18 A Thin Line of Heroes American army - desperately in need of clothing, wool, wagons to ship food, and other supplies Many soldiers had also only received rudimentary training Baron von Steuben, spoke no English, whipped soldiers into shape African Americans fought & died in service –More than 5,000 blacks enlisted in the American armed forces –African-Americans served on the British side –November 1775, Lord Dunmore, royal governor of Virginia, issued a proclamation declaring freedom for any enslaved black in Virginia who joined the British Army –1,400 Blacks - evacuated to Nova Scotia, Jamaica, & England People also sold items to the British, because they paid in gold People didn’t care about the revolution - raising a large number of troops was difficult, if not impossible Because a select few threw themselves into the cause, the Americans won

19 A View of the Town of Concord, 1775 In 1775 an unknown artist painted the redcoats entering Concord. The fighting at North Bridge, which occurred just a few hours after this triumphal entry, signaled the start of open warfare between Britain and the colonies. (Courtesy of Concord Museum, Concord, Massachusetts) A View of the Town of Concord, 1775 Copyright © Houghton Mifflin Company. All rights reserved.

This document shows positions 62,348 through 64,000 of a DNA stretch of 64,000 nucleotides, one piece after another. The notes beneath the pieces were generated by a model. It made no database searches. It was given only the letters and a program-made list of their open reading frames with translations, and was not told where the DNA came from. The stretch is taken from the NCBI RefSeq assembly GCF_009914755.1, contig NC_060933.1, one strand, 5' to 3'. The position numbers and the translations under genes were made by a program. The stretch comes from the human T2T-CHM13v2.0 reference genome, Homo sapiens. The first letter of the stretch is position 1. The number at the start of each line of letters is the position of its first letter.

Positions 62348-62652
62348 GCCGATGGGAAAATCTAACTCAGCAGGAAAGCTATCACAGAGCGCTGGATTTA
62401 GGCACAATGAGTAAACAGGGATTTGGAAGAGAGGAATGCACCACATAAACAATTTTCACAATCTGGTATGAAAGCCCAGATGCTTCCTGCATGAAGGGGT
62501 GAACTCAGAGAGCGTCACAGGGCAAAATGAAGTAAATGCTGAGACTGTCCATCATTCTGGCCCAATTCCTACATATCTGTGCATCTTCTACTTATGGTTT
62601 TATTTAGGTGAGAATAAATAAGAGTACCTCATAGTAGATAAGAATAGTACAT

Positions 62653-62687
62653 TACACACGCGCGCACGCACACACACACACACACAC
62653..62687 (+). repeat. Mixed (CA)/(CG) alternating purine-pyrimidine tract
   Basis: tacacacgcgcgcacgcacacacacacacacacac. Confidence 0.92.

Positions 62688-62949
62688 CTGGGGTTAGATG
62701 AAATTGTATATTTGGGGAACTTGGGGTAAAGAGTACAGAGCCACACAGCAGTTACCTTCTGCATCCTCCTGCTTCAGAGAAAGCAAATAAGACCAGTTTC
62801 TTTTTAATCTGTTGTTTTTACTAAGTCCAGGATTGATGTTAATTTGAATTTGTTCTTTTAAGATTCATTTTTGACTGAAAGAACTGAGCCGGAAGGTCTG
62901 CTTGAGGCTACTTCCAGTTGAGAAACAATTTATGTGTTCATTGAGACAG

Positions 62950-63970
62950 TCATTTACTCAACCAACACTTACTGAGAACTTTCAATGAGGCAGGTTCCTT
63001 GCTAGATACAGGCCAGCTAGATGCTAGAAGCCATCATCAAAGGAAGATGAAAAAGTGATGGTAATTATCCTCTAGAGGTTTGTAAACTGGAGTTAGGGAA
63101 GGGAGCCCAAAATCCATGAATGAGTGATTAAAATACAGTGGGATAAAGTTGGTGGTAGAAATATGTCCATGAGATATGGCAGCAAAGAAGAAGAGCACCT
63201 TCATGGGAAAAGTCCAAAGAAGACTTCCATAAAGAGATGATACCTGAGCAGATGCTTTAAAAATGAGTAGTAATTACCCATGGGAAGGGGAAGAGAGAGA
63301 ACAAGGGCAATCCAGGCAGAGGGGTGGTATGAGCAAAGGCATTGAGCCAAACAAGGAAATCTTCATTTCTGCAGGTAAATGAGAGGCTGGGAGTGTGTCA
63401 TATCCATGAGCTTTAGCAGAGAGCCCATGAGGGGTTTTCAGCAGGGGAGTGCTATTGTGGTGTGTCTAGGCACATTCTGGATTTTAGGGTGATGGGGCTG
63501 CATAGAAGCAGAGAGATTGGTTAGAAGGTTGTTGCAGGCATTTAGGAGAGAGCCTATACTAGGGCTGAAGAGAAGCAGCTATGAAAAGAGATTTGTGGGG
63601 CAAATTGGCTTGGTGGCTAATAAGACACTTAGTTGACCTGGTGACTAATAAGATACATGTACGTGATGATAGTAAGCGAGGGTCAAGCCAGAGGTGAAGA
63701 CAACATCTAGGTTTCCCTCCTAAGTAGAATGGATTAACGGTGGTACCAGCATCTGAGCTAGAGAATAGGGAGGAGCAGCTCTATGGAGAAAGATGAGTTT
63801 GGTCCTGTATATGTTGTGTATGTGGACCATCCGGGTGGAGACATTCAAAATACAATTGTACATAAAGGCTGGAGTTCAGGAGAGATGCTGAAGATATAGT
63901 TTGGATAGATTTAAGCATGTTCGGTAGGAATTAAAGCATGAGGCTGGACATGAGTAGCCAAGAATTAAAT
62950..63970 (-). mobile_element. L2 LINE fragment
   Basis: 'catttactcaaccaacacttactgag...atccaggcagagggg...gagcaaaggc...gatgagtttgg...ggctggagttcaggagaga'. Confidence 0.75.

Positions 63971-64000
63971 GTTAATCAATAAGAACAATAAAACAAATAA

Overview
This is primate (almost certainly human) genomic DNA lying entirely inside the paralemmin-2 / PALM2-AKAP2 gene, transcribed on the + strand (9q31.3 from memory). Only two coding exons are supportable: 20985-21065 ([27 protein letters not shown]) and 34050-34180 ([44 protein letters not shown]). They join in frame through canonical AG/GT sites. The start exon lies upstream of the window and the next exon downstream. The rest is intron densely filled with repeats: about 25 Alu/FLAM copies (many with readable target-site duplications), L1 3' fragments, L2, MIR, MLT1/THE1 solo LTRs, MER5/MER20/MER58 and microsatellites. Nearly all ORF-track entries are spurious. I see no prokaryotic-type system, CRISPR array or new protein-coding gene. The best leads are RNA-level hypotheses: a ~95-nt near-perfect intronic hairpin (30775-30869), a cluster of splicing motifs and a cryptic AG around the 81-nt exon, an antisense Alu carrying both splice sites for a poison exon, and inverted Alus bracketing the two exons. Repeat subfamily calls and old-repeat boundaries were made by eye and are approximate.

20 Lafayette at Yorktown by Jean- Baptiste Le Paon, 1783 The brilliant young French general appears here with his African-American aide, a Virginia slave named James. Among other services to Lafayette, James spied on Cornwallis before the latter's surrender. (Art Gallery, Williams Center, Lafayette College ) Lafayette at Yorktown by Jean-Baptiste Le Paon, 1783 Copyright © Houghton Mifflin Company. All rights reserved.